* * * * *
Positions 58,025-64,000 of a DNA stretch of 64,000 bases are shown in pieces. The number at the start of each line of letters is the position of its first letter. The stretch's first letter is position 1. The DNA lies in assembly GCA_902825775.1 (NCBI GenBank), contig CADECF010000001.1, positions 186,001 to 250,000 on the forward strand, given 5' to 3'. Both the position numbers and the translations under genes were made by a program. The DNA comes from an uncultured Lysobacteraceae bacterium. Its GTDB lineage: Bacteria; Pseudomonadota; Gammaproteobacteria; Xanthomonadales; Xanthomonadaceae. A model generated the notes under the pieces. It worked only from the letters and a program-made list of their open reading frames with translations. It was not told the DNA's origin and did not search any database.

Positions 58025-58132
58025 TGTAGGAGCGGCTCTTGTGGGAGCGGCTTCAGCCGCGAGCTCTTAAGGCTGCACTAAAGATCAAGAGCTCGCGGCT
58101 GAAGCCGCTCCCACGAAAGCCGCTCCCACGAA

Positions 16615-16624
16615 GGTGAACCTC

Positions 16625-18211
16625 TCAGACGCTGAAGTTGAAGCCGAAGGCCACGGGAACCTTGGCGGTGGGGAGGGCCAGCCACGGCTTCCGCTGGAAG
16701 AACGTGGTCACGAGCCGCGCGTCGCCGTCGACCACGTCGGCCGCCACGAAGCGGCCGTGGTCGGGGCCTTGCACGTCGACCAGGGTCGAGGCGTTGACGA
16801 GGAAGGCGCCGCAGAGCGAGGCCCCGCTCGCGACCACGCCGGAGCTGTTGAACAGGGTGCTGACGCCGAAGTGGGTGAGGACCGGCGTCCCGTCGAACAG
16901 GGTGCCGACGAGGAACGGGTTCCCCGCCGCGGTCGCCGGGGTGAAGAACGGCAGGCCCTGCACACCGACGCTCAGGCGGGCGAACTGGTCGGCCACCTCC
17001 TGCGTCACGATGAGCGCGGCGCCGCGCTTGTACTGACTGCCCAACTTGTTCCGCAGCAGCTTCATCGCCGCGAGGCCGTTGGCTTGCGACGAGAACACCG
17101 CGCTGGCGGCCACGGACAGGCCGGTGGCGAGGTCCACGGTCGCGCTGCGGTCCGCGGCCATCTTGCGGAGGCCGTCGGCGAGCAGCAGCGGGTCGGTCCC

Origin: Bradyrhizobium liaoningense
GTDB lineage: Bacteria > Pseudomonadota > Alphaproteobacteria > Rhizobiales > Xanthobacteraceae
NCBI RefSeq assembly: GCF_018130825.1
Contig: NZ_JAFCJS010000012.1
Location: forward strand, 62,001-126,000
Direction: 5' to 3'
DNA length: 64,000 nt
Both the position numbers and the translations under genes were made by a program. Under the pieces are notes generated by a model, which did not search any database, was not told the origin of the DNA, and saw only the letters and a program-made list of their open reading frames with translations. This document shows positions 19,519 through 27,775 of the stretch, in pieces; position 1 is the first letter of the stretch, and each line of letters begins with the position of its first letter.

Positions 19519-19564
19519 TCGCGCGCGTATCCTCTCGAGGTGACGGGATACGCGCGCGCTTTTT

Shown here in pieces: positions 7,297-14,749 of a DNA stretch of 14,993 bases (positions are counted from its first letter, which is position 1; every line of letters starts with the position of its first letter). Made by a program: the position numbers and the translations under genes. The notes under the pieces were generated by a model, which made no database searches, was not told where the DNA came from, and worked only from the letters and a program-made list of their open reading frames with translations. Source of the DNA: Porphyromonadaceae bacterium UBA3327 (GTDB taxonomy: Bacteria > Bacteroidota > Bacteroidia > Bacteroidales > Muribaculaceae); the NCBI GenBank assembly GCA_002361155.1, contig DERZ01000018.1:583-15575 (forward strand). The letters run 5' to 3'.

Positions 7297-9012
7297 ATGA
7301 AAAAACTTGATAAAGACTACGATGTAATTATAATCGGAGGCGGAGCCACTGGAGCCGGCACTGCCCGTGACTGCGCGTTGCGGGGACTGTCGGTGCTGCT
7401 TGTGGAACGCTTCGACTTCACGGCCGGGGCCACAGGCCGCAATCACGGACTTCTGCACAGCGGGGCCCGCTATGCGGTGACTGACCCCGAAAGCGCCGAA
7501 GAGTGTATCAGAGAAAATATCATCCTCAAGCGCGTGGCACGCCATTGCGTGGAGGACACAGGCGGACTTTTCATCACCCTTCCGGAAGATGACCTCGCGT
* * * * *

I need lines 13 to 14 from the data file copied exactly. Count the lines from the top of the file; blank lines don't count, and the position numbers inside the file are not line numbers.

17101 CGCTGGCGGCCACGGACAGGCCGGTGGCGAGGTCCACGGTCGCGCTGCGGTCCGCGGCCATCTTGCGGAGGCCGTCGGCGAGCAGCAGCGGGTCGGTCCC

Origin: Bradyrhizobium liaoningense